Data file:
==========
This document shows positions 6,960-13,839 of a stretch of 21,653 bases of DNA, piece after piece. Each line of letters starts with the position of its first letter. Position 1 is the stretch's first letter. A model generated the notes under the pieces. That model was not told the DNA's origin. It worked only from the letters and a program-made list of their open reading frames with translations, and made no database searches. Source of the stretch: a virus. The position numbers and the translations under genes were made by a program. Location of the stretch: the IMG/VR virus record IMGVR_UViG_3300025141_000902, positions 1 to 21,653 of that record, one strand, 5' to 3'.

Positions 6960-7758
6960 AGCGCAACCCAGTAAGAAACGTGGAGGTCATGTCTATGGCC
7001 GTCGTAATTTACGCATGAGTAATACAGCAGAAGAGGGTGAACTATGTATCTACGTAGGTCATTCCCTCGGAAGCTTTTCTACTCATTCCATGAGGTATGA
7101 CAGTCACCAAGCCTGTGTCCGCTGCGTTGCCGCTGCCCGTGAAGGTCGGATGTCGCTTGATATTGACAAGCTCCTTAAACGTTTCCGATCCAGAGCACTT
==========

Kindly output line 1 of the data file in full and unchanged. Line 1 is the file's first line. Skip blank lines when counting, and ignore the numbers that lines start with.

This document shows positions 6,960-13,839 of a stretch of 21,653 bases of DNA, piece after piece. Each line of letters starts with the position of its first letter. Position 1 is the stretch's first letter. A model generated the notes under the pieces. That model was not told the DNA's origin. It worked only from the letters and a program-made list of their open reading frames with translations, and made no database searches. Source of the stretch: a virus. The position numbers and the translations under genes were made by a program. Location of the stretch: the IMG/VR virus record IMGVR_UViG_3300025141_000902, positions 1 to 21,653 of that record, one strand, 5' to 3'.